Last stop is Africat Conservation Game Reserve, This is a huge electric fenced reserve where the animals roam free. We peek at a sandy hill topped by what looks like a stubby dead tree, From an underground tunnel, a hunk of mule appears in a tree hole.The leopard retrieves it, lounges on a limb, and dines.A 34 year old native of Zimbabwe, he said he was on his way to becoming a hooligan when he decided to pull himself together, started studying wild life and went to guide school. For him, his mother just liked “Stewart.” He started by setting us straight: Some of you have heard of Africa time. Before heading to the coastal dunes, largest in the world, we stopped at a grocery store for Stewart to fill our coolers with lunch goodies and drinks.Our lunchtime routine: Stewart would pull up under a nice tree.We see 14 lions, with one noshing on a kudu (large antelope); 2 black rhinos; 2 leopards; jackals; baboons; warthogs; guinea fowl; impalas, elands, kudus, springboks, steenboks, dik-diks, and oryx; giraffes; elephants; zebras (ordinary and mountain); several species of mongoose, more birds than we knew existed, skinks, geckos, and wildebeests (gnus).On our last game drive, we go to Namutoni, a park entrance in the far northeast corner.We head up the Skeleton Coast stopping to see a fishing vessel caught on the reefs since 2007 being slowly disintegrated by the Benguela Current and wave action 24/7.Outside the scenic oceanside town of Walvis (vall fish, the Afrikaans pronunciation of the English corruption of whale fish) Bay we have lunch at The Raft, a restaurant on pilings over the water.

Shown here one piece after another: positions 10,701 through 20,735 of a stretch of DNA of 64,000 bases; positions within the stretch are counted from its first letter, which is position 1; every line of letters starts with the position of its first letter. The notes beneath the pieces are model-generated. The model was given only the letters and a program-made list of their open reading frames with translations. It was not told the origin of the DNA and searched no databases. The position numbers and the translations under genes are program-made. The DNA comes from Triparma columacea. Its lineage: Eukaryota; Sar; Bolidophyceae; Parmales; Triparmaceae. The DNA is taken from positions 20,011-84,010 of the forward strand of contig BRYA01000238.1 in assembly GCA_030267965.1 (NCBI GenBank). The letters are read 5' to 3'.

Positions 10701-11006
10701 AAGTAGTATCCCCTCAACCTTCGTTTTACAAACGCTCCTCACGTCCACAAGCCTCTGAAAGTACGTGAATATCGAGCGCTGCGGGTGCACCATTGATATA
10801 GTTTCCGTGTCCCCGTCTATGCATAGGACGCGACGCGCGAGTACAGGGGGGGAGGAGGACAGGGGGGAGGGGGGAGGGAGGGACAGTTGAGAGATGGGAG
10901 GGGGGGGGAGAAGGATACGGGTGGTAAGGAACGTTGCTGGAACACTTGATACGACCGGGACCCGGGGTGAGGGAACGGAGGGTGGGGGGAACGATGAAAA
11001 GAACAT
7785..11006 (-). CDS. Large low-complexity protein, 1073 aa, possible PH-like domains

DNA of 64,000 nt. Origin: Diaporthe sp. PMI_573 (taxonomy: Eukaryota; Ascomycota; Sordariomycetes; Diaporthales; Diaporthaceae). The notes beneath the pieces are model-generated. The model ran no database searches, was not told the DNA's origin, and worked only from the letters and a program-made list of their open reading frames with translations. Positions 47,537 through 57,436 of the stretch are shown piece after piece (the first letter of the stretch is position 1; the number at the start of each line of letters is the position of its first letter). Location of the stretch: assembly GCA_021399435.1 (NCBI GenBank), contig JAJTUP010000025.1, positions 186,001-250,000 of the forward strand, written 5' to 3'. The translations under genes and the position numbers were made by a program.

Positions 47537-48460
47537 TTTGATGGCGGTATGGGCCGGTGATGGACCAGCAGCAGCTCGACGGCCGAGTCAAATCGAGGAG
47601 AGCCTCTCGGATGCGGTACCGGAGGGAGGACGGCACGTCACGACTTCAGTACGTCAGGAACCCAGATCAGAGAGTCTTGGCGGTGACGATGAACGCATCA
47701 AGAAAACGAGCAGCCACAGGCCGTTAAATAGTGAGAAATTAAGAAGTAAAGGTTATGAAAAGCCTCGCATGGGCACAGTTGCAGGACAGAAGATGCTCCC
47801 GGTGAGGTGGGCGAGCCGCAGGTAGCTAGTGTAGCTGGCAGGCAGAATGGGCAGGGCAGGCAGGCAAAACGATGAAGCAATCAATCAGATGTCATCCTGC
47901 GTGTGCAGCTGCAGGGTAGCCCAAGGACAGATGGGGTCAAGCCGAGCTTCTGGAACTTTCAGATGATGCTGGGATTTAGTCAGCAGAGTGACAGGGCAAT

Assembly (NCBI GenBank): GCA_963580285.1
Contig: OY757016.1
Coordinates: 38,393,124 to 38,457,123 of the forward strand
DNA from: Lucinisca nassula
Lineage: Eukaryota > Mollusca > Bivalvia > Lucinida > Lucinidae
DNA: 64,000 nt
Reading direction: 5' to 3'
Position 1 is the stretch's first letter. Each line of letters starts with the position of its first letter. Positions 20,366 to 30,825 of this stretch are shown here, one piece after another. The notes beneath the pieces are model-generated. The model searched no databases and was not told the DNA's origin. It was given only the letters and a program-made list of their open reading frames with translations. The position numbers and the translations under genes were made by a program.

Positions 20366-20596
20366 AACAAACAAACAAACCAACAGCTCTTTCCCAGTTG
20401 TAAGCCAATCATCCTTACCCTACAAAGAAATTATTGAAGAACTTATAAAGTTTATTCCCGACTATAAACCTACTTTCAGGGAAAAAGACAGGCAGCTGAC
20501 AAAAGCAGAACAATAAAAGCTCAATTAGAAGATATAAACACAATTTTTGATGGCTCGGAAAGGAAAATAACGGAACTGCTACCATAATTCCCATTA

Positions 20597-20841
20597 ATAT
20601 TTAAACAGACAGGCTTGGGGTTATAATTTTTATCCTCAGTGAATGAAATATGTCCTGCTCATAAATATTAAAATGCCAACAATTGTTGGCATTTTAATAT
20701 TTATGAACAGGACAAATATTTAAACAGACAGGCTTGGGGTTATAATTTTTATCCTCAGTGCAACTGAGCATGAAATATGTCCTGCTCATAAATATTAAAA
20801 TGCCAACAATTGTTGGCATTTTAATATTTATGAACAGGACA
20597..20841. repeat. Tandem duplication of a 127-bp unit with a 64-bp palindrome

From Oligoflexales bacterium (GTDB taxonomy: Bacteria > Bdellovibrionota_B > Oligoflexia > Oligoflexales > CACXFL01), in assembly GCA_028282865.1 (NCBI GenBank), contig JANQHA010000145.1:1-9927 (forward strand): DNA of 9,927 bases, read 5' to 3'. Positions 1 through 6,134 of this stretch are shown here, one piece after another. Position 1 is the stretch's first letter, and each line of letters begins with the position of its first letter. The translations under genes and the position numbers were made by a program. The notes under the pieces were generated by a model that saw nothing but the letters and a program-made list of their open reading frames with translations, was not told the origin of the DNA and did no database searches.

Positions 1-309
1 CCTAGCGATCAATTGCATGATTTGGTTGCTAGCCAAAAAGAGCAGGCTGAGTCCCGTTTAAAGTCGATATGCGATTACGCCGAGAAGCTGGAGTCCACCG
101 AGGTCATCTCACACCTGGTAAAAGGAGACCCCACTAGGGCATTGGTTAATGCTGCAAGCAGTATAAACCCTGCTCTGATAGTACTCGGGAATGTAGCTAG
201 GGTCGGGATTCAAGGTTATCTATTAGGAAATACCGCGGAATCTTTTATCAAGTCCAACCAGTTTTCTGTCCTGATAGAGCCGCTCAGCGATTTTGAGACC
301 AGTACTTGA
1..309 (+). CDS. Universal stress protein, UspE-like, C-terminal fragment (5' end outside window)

The government has set aside one dune for turistas to climb. We decide climbing was not a good idea for people with glasses or contacts. All our lodges, except this one, were beauties, but all had a view.
Most opt for roast oryx, the national symbol of Namibia. Game is too tough for me unless ground in a burger.